#1, As I understand it the East and West ice sheet distinction is of vital importance because the East ice sheet sits on land above sea level and is essentially stable and will be the last ice to melt. But the West ice sheet sits to a significant degree on islands in the water and is the most vulnerable to melting..much more than even Greenland. So they are fundamentally different things.

    I think in rough numbers the ultimate contribution to ocean rise is something on the magnitude of:
    Greenland = 21 feet
    West Antarctic Ice Sheet = 80 feet
    East Antarctic Ice Sheet = 120 feet

    So we can be thankful that the East ice sheet is stable but the West ice sheet will put us underwater much sooner….

    Humanity is in for a very rude awakening.

  13. Another problem for the deniers: The current arctic sea ice measurements show that it is not recovering as rapidly as in the past and that in late October the ice is at the second lowest levels recorded and approaching the 2007 record minimums. See

  14. mike roddy says:

    Since the deniers lie like hell, all the time, it’s about time we started responding accordingly. Every claim of theirs can be comprehensively debunked with a link, as in Borenstein’s recent piece about the “cooling” trend. Many of us here have spent plenty of time doing it ourselves.

    Somebody should make up a list of their claims, find and list appropriate tiny urls, and send them to their rooms. Then, instruct them not to come out until they can make a statement that is actually true. Say, a month long timeout, each time. They will have to have a long strategic huddle before coming up with a response to that challenge.

  15. Greg Robie says:

    B. Waterhouse #13,

    I noted this trend too. Over the weekend when I was researching the assumptions used in EPA analysis of CEJAP, I took a break, opened photoshop, and made this composite graph of NSIDC products. Joe, if you do blog on the trends in the ice extent reformation this fall, I hope someone can talk to you about the what may be happening—at least in terms of probabilities. Watching the ice extent decline on a daily basis for two melt seasons now, and looking at older data, this year sure suggested to me that the weather is quickly changing in the Arctic. Is it being discovered that what was known, and could be incorporated into models, is rapidly becoming less and less useful? Like this “surprise” discovery concerning the ice sheets, what else (such as rate of cloud cover increase, changes in the mix of cloud types and composition, precipitation levels and kind of precipitation, etc.) are being observed that is catching the scientists studying the Arctic off guard?

  16. Dorothy says:

    Greg, I don’t think the UK Met Office Hadley Centre is too surprised. On April 5 of this year, sourcing the Met Office, we put up Google Earth Outreach images comparing the temperature anomoly in the Arctic in the winter of 2009 to that of 2010.

    The title of our post is “The Arctic Should Prepare for a Blast of Heat in 2010” –

    The graph B. Waterhouse pointed us to regarding the slow recovery of the Arctic sea ice is very unnerving. This isn’t a prediction; it’s actually happening.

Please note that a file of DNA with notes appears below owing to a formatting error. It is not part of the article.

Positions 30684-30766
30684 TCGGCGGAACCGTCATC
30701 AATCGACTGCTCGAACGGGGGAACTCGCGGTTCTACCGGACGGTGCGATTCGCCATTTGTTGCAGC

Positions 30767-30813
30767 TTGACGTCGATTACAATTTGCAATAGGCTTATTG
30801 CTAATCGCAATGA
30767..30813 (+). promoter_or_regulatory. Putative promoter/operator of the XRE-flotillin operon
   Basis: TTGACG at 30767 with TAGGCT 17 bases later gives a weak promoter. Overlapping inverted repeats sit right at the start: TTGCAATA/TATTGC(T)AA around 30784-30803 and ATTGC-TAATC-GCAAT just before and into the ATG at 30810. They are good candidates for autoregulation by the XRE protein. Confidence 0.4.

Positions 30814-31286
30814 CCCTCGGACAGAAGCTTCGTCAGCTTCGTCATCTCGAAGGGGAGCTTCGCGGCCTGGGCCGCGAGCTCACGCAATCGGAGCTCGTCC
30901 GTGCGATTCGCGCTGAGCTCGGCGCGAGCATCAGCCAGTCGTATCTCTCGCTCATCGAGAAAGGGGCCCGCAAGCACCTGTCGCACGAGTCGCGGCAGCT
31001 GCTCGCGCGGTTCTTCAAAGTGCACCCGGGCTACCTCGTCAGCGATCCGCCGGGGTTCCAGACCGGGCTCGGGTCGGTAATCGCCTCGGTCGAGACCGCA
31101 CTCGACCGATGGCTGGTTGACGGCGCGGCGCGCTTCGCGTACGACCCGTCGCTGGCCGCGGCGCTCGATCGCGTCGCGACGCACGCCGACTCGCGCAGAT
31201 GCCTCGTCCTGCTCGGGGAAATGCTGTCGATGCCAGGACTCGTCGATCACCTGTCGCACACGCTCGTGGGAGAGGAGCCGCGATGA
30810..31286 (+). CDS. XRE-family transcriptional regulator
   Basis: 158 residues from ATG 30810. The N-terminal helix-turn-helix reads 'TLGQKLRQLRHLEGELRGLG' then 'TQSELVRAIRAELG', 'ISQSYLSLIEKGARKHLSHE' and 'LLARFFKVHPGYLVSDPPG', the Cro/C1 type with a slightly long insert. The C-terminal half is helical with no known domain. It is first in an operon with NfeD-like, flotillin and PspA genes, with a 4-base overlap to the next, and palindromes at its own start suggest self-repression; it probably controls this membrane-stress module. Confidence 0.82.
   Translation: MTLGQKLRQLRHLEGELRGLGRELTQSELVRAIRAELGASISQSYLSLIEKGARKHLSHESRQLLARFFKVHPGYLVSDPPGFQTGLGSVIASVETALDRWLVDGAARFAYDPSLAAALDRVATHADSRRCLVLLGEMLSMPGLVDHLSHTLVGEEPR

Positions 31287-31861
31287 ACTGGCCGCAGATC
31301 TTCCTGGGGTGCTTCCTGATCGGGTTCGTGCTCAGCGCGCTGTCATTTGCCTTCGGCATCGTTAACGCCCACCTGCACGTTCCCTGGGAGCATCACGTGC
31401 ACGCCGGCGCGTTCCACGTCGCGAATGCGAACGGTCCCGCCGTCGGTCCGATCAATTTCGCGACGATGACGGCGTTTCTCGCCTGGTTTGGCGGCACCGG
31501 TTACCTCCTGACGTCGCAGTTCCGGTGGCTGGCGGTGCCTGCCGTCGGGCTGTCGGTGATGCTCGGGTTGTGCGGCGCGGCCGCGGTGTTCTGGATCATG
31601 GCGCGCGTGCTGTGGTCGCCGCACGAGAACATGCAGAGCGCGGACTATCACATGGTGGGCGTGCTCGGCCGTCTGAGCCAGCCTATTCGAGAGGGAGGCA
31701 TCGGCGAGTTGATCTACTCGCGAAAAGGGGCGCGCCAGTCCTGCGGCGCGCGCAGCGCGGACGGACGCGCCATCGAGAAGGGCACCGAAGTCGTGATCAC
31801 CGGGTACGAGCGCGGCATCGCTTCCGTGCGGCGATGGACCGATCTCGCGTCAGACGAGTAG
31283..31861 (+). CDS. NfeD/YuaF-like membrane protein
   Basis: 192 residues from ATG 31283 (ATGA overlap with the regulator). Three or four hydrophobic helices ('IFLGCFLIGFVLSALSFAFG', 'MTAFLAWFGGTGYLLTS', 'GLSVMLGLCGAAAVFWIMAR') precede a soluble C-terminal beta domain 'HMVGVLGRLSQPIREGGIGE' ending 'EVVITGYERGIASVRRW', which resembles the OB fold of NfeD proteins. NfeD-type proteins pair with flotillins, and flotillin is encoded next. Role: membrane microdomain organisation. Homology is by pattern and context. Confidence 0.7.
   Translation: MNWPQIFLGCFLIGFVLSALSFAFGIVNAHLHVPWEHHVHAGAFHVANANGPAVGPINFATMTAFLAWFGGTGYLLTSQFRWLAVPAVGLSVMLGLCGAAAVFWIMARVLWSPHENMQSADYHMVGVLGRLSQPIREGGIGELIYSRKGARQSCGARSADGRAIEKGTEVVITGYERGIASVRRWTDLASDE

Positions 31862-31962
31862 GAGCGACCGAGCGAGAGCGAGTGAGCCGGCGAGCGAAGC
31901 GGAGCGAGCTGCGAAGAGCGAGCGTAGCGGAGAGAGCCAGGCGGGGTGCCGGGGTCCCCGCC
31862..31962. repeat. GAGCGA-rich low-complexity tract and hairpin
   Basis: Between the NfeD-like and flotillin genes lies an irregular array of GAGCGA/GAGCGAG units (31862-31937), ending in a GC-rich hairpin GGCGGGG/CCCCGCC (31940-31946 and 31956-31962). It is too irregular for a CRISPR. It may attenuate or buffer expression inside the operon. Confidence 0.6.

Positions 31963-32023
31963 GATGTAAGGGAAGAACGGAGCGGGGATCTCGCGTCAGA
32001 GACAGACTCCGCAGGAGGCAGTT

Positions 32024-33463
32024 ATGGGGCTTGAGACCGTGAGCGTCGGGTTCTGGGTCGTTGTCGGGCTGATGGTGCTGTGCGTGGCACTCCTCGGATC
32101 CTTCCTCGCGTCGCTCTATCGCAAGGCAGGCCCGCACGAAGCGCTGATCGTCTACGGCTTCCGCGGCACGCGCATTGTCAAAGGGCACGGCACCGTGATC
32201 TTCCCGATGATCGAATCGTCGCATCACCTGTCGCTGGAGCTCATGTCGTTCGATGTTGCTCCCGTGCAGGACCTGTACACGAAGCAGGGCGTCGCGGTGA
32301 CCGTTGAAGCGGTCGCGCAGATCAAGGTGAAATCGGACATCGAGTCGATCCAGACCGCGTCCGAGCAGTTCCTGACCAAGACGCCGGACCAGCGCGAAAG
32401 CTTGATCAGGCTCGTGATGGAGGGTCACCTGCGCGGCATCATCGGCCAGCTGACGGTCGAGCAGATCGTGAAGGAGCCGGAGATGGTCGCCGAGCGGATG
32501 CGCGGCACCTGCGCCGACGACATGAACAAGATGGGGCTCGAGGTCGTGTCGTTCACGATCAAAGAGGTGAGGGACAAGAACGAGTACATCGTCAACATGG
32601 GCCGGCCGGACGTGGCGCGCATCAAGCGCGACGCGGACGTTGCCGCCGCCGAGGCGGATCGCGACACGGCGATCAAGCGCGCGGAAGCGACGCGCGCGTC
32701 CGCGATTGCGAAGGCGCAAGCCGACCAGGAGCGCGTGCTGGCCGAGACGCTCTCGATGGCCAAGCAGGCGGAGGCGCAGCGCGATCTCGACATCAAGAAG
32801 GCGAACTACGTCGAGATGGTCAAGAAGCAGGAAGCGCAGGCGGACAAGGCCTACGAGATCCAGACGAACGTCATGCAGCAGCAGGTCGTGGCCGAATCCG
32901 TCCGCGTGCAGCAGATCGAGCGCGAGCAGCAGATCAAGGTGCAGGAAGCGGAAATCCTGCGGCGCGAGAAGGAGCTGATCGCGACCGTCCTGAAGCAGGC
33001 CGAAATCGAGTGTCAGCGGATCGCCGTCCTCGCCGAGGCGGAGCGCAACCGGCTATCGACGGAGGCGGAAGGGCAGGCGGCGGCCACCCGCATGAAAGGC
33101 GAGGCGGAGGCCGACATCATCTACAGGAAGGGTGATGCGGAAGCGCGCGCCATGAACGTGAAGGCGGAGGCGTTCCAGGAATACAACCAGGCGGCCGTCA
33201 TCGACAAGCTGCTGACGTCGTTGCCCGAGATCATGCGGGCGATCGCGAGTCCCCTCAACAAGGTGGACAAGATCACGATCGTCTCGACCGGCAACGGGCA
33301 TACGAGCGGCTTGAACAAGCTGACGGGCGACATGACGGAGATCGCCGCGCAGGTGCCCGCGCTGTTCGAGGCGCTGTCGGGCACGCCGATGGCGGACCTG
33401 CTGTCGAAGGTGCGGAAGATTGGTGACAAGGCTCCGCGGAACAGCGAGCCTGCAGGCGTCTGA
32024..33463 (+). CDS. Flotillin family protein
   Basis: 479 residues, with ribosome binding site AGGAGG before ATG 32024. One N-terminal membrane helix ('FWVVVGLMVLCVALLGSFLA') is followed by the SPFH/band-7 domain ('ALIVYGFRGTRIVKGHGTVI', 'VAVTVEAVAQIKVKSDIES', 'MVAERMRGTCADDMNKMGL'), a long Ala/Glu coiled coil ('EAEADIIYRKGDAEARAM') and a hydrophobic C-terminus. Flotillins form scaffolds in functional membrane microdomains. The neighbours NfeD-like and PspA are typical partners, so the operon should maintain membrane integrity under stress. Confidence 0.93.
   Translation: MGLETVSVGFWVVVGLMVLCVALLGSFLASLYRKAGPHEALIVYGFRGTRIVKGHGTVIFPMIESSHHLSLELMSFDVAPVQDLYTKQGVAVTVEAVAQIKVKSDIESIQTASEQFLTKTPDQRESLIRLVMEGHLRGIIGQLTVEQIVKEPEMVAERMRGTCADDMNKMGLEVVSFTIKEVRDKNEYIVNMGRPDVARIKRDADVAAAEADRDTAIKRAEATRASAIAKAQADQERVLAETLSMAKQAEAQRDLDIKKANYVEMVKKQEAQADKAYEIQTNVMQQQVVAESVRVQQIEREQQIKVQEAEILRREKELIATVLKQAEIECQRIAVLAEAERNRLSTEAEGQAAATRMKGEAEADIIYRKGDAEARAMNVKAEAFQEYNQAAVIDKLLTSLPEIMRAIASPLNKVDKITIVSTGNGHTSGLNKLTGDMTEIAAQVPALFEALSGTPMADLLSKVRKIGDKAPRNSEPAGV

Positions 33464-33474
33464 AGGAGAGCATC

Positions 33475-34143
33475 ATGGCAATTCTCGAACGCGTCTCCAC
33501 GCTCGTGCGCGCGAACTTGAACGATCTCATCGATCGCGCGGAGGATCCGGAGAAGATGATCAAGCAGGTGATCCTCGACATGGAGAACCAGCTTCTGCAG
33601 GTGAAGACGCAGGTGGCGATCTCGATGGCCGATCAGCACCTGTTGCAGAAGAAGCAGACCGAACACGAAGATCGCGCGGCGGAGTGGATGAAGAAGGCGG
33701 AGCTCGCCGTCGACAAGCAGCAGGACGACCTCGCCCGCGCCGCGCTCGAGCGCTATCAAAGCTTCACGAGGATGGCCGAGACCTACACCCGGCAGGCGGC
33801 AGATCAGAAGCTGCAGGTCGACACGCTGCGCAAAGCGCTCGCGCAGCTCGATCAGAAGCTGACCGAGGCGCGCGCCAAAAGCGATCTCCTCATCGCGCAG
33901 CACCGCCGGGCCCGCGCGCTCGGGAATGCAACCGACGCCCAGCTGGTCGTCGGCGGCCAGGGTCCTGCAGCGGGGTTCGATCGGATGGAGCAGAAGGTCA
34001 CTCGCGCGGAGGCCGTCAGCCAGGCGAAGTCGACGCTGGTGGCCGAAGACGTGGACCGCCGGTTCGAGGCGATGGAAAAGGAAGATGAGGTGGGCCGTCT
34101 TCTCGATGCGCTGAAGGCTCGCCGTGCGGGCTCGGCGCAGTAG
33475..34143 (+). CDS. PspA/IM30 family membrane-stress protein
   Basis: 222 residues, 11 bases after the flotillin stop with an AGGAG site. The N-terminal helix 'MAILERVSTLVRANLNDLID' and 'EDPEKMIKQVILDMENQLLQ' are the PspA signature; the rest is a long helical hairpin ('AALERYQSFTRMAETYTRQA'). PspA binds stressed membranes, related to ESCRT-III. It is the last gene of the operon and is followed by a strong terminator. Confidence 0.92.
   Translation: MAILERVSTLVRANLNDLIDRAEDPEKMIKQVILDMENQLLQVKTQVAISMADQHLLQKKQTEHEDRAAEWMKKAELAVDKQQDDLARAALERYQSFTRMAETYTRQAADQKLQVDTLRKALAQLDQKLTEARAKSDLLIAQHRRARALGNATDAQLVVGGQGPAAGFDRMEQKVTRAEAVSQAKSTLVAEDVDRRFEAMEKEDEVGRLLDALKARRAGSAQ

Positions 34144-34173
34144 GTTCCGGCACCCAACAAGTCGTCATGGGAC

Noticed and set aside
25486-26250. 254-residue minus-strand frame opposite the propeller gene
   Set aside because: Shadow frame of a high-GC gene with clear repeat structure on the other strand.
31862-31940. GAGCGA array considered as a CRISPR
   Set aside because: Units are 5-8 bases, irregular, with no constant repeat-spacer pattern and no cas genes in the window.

17. dhogaza says:

    The current arctic sea ice measurements show that it is not recovering as rapidly as in the past and that in late October the ice is at the second lowest levels recorded and approaching the 2007 record minimums.

    Yes, good point, which is why I posted it earlier …

  18. Greg Robie says:

    Thanks for the link Dorothy. Do you know if the modeling generating this prediction is based on work like that done in California on a Navy super-computer that predicted and ice free Arctic by 2013 in December of 2007 (I think), and factored in positive feedbacks left out of the last IPCC assessment?

    dhogaza and/or B. Waterhouse, do either of you know anything about the cause of the extended pause in the ice extent reformation in November of 2006 in this graph?

  19. Leland Palmer says:

    This is hard data, from an unimpeachable source, telling an unambiguously threatening message.

    For a truly intelligent species, this would be sufficient evidence, I think.

    But the deniers continue unabated, it seems. Some of them are paid to say what they say, some of them are not.

    Poor Earth, to be stuck with a bunch of half formed monkeys running things.

  20. James Newberry says:

    Based on this information, it seems Western Man has created the atmospheric conditions for the planet to “switch” back to a prehistoric age when there were no planetary ice caps, some thirty million years ago, as I understand. It seems an increase of two C degrees is already in the cards with more heat to “automatically” follow. Remember, today’s CC effects are from carbonic acid gas (CO2) released in past decades.

    I suggest we may see twenty feet of sea level rise in one hundred years if observations continue as they have for several years now.

  21. Lou Grinzo says:

    James: And remember the 40% “bonus” we’ve arbitrarily given ourselves. As David Archer points out in his (excellent) book The Long Thaw, by focusing so narrowly on the year 2100, we’re ignoring the fact that 40% of the warming from CO2 emitted up to that date will happen after 2100.

    I’m shocked that this nasty little detail gets so little attention in online discussions. (Nearly) everyone keeps acting as if 2100 is the finish line–if we get to that year without killing ourselves using climate as a weapon, we’re home free, etc.